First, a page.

The now-common brand of standards- and assessment-driven instruction has resulted in the epidemic of “teaching to the test” and the curriculum narrowing that has become a hallmark of the standards era. That’s because standards aren’t textbooks or programs; they are merely lists of content and skills that students should learn at each grade level. Lists are useful things—they prioritize content and skills, and they can help ensure that content coherently builds from year to year. But they typically stop well short of providing the context teachers need to figure out how to help students learn the content or master the skills.
Worse, the summative assessments that are used to inform school-level accountability and transparency (and the district-level “interim assessments” that are often forced on schools regardless of their alignment to school curriculum or instruction) only measure a small subset of what students should be learning.
A well-designed curriculum, by contrast, takes learning outcomes and crafts a carefully sequenced series of lessons and units that provide teachers a roadmap for teaching essential content and skills. And that roadmap contains much that the standards lack—from cumulative review to pre-tests that help teachers gauge what prerequisite knowledge students might lack to extra practice and enrichment for students who need it to multiple methods of formative, summative, and performance assessments, and so on. In other words, a curriculum provides a more robust and thorough interpretation of what students need to learn than a list of standards ever could.
2.) Reinventing the wheel
Curriculum development is like any complex project: It benefits from building upon the successes of the past. By giving teachers little more than a list of standards and a few tests as the foundation for their planning, we are asking each individual teacher (or school) to reinvent the wheel. Teachers then need to fill in the gaps independently; to become masters not just of instruction and data analysis, but curriculum development itself. And the reality is that curriculum development is hard. Very hard. To do it well, developers need to know not only what’s needed this year, but what was learned last year, how it was taught, and what gaps need to be filled in in order to help all students meet expectations.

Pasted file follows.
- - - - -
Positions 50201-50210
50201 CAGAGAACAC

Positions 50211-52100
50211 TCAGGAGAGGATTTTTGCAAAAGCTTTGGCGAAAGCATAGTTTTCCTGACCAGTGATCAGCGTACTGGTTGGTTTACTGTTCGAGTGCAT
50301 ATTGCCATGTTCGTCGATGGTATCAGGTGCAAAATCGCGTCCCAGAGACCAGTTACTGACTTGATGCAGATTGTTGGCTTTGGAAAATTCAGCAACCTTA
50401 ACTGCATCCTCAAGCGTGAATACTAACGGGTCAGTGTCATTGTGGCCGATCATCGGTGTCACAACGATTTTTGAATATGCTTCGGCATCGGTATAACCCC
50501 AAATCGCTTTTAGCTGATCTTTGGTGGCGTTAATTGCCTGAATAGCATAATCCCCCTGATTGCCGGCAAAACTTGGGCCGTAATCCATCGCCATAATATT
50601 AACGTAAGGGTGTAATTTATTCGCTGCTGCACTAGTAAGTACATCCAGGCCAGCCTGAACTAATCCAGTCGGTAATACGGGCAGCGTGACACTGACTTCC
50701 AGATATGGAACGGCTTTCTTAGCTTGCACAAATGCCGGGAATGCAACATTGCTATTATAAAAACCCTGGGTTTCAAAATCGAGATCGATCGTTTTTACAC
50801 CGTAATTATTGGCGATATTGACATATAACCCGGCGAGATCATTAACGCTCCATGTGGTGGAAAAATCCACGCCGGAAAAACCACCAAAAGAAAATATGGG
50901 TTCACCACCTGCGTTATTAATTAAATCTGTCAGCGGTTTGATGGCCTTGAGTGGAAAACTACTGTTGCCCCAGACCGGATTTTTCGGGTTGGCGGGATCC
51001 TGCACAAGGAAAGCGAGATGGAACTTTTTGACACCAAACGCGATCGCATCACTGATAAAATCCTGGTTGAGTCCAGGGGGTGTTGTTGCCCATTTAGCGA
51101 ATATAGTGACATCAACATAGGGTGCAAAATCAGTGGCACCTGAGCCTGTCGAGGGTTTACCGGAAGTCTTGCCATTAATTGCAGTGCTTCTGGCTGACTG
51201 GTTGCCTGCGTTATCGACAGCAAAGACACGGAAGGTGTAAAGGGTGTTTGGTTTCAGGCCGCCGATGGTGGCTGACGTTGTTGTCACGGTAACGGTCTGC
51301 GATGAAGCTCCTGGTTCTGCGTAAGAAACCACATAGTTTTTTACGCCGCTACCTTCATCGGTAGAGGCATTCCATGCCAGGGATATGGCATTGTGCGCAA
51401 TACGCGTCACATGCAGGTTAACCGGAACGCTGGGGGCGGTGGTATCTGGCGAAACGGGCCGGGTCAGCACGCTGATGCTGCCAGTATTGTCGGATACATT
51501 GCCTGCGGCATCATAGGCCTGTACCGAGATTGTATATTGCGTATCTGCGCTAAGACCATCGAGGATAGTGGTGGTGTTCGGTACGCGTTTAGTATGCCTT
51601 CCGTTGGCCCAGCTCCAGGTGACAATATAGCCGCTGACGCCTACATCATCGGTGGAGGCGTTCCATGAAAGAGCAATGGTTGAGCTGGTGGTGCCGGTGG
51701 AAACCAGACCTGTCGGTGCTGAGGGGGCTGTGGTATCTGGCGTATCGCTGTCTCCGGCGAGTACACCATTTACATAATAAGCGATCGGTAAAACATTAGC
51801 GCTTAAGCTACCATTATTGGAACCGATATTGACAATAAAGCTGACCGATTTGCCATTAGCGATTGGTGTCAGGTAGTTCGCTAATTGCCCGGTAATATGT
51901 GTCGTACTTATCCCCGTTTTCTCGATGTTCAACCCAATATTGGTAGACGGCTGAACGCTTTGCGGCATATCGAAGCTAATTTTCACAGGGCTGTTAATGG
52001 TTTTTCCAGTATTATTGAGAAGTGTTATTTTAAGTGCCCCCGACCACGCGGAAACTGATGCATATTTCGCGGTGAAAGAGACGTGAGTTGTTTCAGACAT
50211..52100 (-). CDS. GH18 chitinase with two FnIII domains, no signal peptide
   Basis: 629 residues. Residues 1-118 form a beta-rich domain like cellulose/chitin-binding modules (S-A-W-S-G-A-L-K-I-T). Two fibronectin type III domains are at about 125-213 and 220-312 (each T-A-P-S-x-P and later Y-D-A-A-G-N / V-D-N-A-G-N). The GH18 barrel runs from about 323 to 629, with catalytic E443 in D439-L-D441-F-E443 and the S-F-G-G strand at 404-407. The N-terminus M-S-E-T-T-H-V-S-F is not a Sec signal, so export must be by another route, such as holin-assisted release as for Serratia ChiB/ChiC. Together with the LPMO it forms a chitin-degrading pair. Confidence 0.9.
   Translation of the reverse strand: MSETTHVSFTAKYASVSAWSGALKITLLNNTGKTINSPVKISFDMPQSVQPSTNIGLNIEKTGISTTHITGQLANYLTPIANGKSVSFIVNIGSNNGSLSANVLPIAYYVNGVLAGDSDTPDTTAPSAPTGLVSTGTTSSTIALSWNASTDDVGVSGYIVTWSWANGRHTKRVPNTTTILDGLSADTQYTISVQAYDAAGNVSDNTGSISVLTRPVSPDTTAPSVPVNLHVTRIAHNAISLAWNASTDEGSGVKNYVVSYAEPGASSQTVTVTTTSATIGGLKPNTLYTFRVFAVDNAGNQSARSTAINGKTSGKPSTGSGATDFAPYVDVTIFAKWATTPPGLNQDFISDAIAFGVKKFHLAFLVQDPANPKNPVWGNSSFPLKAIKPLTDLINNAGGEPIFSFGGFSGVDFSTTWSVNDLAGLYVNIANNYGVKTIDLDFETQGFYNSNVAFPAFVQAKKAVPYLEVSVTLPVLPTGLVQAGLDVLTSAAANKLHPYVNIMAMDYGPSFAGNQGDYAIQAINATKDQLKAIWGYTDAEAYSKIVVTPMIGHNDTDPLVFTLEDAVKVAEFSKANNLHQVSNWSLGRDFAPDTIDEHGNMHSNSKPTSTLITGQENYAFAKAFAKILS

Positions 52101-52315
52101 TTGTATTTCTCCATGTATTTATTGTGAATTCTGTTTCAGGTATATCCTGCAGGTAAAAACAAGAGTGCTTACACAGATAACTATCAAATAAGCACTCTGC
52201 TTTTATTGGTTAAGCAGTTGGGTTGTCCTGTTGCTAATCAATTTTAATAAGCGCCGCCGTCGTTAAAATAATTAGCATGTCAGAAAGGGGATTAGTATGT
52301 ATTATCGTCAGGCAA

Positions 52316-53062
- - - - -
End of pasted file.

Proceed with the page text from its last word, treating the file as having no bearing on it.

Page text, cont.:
More than that, developers need the time and space to carefully cull resources; to write problems and questions; to make decisions about how best to scaffold and sequence those resources; and to provide guidance about differentiation, about the prerequisite knowledge and skills needed to achieve mastery, and about how best to assess student learning.
Of course, curriculum development alone won’t bridge the gap between standards and student learning. Teachers need to take coherent curriculum and adapt programs and resources to meet the needs of the students they teach. But adapting existing programs is a far cry from developing from scratch something entirely new.
We have had a long and worthy debate over the need to have rigorous standards in every state. But it would be an enormous mistake to assume that the adoption and defense of these rigorous standards is the end point. The next step must be to ensure that the selection of these strong standards is followed by the selection of strong curricula. Only then will we ensure that students receive the strong instruction they deserve.